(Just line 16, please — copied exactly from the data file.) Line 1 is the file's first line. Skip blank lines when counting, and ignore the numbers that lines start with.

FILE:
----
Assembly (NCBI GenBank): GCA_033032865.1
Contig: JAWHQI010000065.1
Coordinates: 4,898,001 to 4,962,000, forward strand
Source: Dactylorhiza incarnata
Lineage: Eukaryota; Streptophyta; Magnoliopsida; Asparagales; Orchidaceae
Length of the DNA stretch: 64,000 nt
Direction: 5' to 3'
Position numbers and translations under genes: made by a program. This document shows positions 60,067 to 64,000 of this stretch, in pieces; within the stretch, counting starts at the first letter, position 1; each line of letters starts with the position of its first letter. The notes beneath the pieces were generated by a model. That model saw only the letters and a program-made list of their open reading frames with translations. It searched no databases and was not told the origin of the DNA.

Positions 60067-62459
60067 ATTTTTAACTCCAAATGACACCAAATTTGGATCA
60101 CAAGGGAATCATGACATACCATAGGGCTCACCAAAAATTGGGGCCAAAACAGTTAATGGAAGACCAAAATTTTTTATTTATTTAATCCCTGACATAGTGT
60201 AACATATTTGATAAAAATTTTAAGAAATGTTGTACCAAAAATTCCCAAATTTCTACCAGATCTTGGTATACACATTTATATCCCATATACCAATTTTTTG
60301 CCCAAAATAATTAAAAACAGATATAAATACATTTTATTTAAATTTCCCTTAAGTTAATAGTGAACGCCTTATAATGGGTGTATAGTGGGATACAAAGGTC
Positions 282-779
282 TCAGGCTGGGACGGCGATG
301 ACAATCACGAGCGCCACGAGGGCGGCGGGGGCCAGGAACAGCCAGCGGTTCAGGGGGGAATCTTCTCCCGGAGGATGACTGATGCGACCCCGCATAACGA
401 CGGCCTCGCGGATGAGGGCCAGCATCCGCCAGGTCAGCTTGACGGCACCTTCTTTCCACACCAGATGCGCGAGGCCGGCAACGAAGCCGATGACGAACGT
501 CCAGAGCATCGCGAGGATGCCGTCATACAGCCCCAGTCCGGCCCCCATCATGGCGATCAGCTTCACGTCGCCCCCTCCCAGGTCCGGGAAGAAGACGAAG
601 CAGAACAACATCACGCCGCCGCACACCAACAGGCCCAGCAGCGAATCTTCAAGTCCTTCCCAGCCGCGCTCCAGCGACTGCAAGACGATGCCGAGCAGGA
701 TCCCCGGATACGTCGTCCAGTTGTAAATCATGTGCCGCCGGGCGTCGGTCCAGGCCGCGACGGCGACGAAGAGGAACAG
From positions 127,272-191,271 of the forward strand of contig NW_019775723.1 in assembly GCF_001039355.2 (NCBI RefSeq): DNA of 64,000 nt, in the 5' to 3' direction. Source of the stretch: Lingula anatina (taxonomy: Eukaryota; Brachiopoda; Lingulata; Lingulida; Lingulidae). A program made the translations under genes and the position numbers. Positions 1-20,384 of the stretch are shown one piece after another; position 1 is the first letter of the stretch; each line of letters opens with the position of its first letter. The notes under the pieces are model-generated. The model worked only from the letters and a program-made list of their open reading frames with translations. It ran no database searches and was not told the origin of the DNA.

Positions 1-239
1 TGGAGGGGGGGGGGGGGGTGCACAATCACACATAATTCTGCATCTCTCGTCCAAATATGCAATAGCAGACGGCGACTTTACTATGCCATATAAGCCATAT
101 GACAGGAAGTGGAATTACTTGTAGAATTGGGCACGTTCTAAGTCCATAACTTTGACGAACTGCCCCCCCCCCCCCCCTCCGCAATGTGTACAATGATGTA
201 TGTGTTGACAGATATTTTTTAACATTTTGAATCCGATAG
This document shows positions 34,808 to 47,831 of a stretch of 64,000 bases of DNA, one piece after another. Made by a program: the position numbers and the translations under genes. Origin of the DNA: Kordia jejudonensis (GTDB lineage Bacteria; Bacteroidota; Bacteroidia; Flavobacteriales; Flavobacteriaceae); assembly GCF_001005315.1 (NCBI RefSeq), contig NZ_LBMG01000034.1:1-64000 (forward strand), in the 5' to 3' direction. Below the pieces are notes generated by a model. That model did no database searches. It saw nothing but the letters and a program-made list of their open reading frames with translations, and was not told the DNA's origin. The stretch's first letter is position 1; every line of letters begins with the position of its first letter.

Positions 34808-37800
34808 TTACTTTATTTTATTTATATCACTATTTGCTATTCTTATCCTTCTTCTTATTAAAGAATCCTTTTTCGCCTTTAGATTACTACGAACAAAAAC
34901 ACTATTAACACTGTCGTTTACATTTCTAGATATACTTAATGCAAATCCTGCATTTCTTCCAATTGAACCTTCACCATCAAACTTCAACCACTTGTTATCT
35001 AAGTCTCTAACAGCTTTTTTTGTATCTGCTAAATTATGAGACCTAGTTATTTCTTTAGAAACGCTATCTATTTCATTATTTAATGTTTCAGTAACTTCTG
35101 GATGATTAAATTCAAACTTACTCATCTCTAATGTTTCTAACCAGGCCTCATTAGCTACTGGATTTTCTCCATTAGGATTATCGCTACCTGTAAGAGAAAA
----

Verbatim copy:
301 ACAATCACGAGCGCCACGAGGGCGGCGGGGGCCAGGAACAGCCAGCGGTTCAGGGGGGAATCTTCTCCCGGAGGATGACTGATGCGACCCCGCATAACGA